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Reviewing your will

View profile for Ben Taylor
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In December I wrote about the research into the use of Agricultural Property Relief and Business Property Relief, the aim of which was to help HMRC to understand how people utilise these reliefs in estate planning.

Following this, on 19 January, Chancellor Philip Hammond wrote to the Office of Tax Simplification (OTS) to “request that the OTS carry out a review into the IHT regime”. The OTS responded earlier this month setting out its intention to review the Inheritance Tax (IHT) regime with the aim of identifying opportunities and preparing recommendations for simplifying IHT from both a tax and administrative perspective.

The OTS findings are due to be published in the autumn.

The importance of a review

Generally, Roythornes’ Private Client team recommends reviewing your will every five years, making sure it is still fit for purpose. Why five years? We find that typically our clients’ personal circumstances have changed in that time; you may have new grandchildren, or children experiencing financial or marital difficulties, for example. Your financial position may have changed; you may have retired or inherited a large sum from a relative. As a result, we would suggest you consider your IHT position as well, to see if there is anything that might need to be addressed in the will itself or by way of some lifetime planning.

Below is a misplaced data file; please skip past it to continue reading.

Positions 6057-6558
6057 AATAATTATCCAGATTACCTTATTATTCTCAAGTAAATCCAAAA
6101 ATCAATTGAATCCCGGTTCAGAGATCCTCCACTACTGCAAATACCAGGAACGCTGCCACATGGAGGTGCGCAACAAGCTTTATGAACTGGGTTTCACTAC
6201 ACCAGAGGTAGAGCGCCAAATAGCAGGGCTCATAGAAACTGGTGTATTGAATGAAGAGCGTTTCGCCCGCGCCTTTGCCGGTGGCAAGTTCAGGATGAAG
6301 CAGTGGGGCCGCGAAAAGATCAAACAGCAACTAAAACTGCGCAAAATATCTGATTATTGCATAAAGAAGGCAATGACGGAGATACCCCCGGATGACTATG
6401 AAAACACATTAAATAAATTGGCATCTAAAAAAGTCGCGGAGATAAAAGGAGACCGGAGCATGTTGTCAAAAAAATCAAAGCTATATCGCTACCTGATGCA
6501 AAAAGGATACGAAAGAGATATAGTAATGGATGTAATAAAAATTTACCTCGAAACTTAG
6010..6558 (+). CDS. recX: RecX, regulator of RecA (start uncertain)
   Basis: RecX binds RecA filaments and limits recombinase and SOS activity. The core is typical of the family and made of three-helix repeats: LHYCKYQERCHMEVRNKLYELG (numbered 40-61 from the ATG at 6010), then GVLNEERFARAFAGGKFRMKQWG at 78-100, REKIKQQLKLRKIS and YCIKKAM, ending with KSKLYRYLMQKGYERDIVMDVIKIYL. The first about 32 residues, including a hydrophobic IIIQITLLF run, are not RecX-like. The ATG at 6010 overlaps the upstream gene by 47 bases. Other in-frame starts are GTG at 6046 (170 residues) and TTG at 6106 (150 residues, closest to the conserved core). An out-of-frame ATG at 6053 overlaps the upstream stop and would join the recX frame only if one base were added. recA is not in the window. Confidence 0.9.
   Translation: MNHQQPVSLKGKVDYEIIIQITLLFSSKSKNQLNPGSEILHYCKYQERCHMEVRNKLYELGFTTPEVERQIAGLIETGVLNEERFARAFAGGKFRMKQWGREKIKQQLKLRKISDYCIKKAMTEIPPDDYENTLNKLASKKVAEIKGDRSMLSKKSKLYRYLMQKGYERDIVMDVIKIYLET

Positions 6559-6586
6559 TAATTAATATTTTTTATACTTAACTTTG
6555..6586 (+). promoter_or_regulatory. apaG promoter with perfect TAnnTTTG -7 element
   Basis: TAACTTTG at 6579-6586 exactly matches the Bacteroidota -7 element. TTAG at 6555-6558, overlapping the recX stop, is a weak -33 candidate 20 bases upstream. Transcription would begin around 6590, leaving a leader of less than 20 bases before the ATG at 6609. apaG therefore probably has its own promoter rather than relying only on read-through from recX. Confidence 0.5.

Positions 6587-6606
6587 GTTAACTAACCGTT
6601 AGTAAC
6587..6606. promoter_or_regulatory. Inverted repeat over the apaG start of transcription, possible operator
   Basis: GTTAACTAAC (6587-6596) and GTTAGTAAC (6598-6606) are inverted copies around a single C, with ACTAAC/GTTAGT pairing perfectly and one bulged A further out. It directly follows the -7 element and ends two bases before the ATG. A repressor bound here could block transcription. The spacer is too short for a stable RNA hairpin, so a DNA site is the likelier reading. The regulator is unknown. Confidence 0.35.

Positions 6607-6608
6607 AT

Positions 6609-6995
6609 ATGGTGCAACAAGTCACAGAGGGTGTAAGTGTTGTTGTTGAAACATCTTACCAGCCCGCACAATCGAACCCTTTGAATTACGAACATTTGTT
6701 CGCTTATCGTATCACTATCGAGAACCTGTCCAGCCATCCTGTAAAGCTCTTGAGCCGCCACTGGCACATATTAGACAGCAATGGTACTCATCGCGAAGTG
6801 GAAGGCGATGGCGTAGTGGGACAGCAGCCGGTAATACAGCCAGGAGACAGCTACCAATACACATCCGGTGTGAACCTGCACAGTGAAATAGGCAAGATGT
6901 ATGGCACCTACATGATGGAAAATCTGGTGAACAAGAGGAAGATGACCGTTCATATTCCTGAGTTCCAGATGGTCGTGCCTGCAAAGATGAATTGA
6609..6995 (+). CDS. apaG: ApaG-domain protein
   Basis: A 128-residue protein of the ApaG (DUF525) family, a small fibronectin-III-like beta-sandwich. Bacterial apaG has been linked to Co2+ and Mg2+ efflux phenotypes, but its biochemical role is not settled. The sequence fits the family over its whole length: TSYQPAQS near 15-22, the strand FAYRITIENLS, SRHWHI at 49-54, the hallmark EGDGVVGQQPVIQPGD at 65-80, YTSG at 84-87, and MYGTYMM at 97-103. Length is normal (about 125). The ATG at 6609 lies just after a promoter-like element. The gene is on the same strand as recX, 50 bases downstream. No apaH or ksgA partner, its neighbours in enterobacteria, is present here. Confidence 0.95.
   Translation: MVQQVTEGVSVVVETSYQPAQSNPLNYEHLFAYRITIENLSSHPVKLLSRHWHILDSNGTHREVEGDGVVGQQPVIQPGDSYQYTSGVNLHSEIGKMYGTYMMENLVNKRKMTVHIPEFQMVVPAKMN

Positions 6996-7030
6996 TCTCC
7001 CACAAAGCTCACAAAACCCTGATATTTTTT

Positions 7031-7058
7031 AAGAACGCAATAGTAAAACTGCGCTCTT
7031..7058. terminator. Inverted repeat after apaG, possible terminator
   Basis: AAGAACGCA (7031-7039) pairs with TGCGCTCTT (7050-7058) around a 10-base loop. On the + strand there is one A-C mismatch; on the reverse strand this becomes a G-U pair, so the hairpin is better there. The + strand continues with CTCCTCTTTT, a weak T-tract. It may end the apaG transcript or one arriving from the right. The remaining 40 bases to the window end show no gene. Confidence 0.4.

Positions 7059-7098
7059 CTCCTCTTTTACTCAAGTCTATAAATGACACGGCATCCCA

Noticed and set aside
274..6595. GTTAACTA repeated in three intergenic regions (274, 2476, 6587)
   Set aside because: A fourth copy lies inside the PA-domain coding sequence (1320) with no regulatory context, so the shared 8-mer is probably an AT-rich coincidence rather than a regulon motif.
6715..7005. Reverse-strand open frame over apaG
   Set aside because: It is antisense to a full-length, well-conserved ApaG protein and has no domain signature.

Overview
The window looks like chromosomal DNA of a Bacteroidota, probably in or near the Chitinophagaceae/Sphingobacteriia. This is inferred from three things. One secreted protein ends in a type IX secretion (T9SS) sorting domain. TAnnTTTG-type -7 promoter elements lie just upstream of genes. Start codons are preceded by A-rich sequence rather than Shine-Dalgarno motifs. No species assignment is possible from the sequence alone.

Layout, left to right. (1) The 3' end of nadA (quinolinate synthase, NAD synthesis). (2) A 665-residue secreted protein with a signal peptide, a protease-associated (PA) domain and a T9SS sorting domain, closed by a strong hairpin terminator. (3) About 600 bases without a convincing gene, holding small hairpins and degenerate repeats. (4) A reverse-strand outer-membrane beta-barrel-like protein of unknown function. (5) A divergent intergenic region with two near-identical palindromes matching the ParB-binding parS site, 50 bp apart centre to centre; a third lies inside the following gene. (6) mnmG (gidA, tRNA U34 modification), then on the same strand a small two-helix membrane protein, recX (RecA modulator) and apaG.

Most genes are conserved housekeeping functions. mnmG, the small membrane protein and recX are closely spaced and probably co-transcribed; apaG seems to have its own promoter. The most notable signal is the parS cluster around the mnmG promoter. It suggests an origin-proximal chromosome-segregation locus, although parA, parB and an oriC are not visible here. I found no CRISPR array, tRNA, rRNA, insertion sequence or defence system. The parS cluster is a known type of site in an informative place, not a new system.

Of course, there are certain events which might prompt an earlier review, such as a death in the family or a significant change in tax legislation. The introduction of the Residence Nil Rate Band (RNRB) a couple of years ago and the beginning of its availability in April 2017 was one such change.  This encouraged people to reconsider their affairs and particularly the drafting of their wills.

The RNRB legislation is actually one area of the IHT legislation which may be subject to review by the OTS. Frequently criticised for being overly complex and even discriminatory against those without children, it’s easy to see why this new relief may already find itself subject to review. Indeed, the OTS has already identified an increase in the price of residential property as a reason for why more people think their estates may fall to be taxed on death. The RNRB was specifically introduced to address this.

So why am I pointing out this review by the OTS? Well, once again we find ourselves in a position of potential change in the IHT regime, and so it’s important that people do not simply put their wills in a drawer, or file away that tax advice and not consider either for decades at a time. It is important to consider both regularly with one eye on the changing tax environment, to make sure what you still have works. To do otherwise risks an unfortunate surprise for your beneficiaries.

If you have concerns about your estate position or will, then the Roythornes’ Private Client team is on hand to help.

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